Common Hashing Algorithms

Posted on July 21, 2011. Filed under: CompTIA Security+ |


A cryptographic hash function is similar to a checksum. The main difference is that while a checksum is designed to detect accidental alterations in data, a cryptographic hash function is designed to detect deliberate alterations. When data is processed by a cryptographic hash function, a small string of bits, known as a hash, is generated. The slightest change to the message typically makes a large change in the resulting hash. A cryptographic hash function does not require a cryptographic key.

Common Hashing Algorithms include, Message Digest 5 (MD5), Secure Hash Algorithm (SHA).

Message Digest 5 (MD5) is a widely used cryptographic hash function that produces a 128-bit (16-byte) hash value. Specified in RFC 1321, MD5 has been employed in a wide variety of security applications, and is also commonly used to check data integrity. However, it has been shown that MD5 is not collision resistant. cryptographers began recommending the use of other algorithms, such as SHA-1 (which has since been found also to be vulnerable). most U.S. government applications now require the SHA-2 family of hash functions.

MD5 processes a variable-length message into a fixed-length output of 128 bits.

Firstly, the input message is broken up into chunks of 512-bit blocks; the message is padded so that its length is divisible by 512.

Secondly, a 128-bit state, divided into four 32-bit words, denoted A, B, C and D, are initialized to certain fixed constants.

The main algorithm then operates on each 512-bit message block in turn, each block modifying the state. The processing of a message block consists of four similar stages, termed rounds; each round is composed of 16 similar operations based on a non-linear function F, modular addition, and left rotation. Figure 1 illustrates one operation within a round.

Figure 1. one round of MD5 operation. Mi denotes a 32-bit block of the message input, and Ki denotes a 32-bit constant, different for each operation. left shifts denotes a left bit rotation by s places; s varies for each operation. Addition denotes addition modulo 232

There are four possible functions F; a different one is used in each round:

F(X,Y,Z) = (X\wedge{Y}) \vee (\neg{X} \wedge{Z})
G(X,Y,Z) = (X\wedge{Z}) \vee (Y \wedge \neg{Z})
H(X,Y,Z) = X \oplus Y \oplus Z
I(X,Y,Z) = Y \oplus (X \vee \neg{Z})

\oplus, \wedge, \vee, \neg denote the XOR, AND, OR and NOT operations respectively.

Secure Hash Algorithm (SHA): The three SHA algorithms are structured differently and are distinguished as SHA-0, SHA-1, and SHA-2. SHA-1 is very similar to SHA-0, but corrects an error in the original SHA hash specification that led to significant weaknesses. The SHA-0 algorithm was not adopted by many applications. SHA-2 on the other hand significantly differs from the SHA-1 hash function.

 

SHA-1  processes a variable-length message into a fixed-length output of 160 bits, the process is similar to MD5.

Firstly, the input message is broken up into chunks of 512-bit blocks; the message is padded so that its length is divisible by 512.

Secondly, a 160-bit state, divided into five 32-bit words, denoted A, B, C, D and E, are initialized to certain fixed constants.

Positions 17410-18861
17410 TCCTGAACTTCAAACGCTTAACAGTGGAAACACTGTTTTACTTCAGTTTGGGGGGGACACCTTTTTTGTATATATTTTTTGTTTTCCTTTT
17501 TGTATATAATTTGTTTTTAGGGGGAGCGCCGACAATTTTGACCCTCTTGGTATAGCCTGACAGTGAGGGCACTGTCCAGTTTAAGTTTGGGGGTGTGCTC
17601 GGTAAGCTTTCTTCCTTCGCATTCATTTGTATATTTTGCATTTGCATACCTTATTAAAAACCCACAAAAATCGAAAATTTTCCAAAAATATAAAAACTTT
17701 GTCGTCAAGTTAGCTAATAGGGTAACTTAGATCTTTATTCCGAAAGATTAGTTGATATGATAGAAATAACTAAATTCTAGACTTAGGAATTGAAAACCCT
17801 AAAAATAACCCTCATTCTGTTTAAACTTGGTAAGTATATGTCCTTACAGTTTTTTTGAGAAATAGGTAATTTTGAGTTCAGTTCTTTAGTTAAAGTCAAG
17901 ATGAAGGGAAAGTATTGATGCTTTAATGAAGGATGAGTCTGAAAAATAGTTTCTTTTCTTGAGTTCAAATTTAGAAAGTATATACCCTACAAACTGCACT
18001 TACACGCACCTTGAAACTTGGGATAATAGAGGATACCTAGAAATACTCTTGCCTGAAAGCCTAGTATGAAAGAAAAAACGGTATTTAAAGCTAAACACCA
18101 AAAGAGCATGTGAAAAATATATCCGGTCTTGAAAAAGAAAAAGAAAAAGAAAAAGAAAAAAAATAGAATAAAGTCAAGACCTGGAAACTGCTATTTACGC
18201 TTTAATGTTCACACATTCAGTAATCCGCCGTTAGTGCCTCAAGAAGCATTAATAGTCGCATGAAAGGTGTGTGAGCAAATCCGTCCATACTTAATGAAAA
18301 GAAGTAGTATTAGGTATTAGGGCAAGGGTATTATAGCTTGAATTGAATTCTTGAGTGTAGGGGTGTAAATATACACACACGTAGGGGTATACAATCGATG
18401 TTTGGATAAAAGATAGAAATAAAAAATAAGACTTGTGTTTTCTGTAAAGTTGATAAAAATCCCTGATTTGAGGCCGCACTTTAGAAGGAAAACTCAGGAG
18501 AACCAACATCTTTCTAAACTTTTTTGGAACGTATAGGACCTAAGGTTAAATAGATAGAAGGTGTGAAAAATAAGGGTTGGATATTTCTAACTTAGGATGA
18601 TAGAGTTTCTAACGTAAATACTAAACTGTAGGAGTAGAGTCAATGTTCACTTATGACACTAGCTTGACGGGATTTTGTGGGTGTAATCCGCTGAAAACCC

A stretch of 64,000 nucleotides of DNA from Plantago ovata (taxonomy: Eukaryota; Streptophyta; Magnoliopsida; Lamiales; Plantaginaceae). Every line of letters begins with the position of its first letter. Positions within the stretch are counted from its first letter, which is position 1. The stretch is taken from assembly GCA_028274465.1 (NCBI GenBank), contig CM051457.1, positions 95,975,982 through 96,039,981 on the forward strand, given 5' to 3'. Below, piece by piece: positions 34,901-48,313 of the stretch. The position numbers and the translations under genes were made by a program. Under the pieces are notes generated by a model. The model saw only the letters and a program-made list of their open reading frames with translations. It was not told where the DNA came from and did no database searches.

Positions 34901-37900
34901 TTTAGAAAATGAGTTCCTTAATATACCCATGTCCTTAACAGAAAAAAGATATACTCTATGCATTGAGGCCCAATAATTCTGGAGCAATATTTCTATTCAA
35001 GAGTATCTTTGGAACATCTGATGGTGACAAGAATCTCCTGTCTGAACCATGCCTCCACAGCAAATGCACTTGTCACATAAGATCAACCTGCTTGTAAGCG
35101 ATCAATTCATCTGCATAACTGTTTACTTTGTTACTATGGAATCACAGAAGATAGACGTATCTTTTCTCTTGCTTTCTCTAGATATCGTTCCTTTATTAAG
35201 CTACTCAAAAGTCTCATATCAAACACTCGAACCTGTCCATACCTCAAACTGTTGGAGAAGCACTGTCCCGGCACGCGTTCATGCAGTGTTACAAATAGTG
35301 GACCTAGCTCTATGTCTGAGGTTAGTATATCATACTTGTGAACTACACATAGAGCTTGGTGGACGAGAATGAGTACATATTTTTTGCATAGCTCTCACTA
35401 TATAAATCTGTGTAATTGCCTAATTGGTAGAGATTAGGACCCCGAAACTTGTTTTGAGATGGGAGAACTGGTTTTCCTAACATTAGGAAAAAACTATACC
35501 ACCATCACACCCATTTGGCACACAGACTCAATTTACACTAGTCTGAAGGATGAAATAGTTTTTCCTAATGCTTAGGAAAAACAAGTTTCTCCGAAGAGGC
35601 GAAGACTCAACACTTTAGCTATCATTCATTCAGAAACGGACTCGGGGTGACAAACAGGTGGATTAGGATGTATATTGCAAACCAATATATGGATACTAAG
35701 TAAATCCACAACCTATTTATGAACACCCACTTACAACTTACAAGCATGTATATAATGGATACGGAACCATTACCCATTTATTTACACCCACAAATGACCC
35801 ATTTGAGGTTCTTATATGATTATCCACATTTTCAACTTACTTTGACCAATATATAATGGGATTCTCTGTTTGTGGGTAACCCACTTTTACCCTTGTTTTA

The main algorithm then operates on each 512-bit message block in turn, each block modifying the state. The processing of a message block consists of five similar stages, termed rounds; each round is composed of 16 similar operations based on a non-linear function F, modular addition, and left rotation. Figure 2 illustrates one operation within a round.

Figure 2. one round of SHA-1 operation. F is a nonlinear function that varies; left shiftn denotes a left bit rotation by n places; n varies for each operation; Wt is the expanded message word of round t; Kt is the round constant of round t; Addition denotes addition modulo 232

SHA-2 is a set of cryptographic hash functions (SHA-224, SHA-256, SHA-384, SHA-512) designed by the National Security Agency (NSA) and published in 2001 by the NIST as a U.S. Federal Information Processing Standard. SHA-2 includes a significant number of changes from its predecessor, SHA-1. SHA-2 consists of a set of four hash functions with digests that are 224, 256, 384 or 512 bits.

SHA-256 and SHA-512 are novel hash functions computed with 32- and 64-bit words, respectively. They use different shift amounts and additive constants, but their structures are otherwise virtually identical, differing only in the number of rounds. SHA-224 and SHA-384 are simply truncated versions of the first two, computed with different initial values.

At this point, we should already understood how MD5, SHA1 works, so I will paste the the processing diagram of SHA2 here without explainations.

Figure 3. One iteration in a SHA-2 family compression function. The blue components perform the following operations:
\operatorname{Ch}(E,F,G) = (E \and F) \oplus (\neg E \and G) \operatorname{Ma}(A,B,C) = (A \and B) \oplus (A \and C) \oplus (B \and C) \Sigma_0(A) = (A\!\ggg\!2) \oplus (A\!\ggg\!13) \oplus (A\!\ggg\!22) \Sigma_1(E) = (E\!\ggg\!6) \oplus (E\!\ggg\!11) \oplus (E\!\ggg\!25)
The bitwise rotation uses different constants for SHA-512. The given numbers are for SHA-256. The red \color{red}\boxplus is an addition modulo 232

 

Algorithm and variant Output size
(bits)
Internal state
size (bits)
Block size
(bits)
Max message
size (bits)
Word size
(bits)
Rounds Operations Collisions
found?
SHA-0 160 160 512 264 − 1 32 80 add, and, or, xor, rotate Yes
SHA-1 Theoretical attack (251)
SHA-2 SHA-256/224 256/224 256 512 264 − 1 32 64 add, and, or, xor, shift, rotate No
SHA-512/384 512/384 512 1024 2128 − 1 64 80

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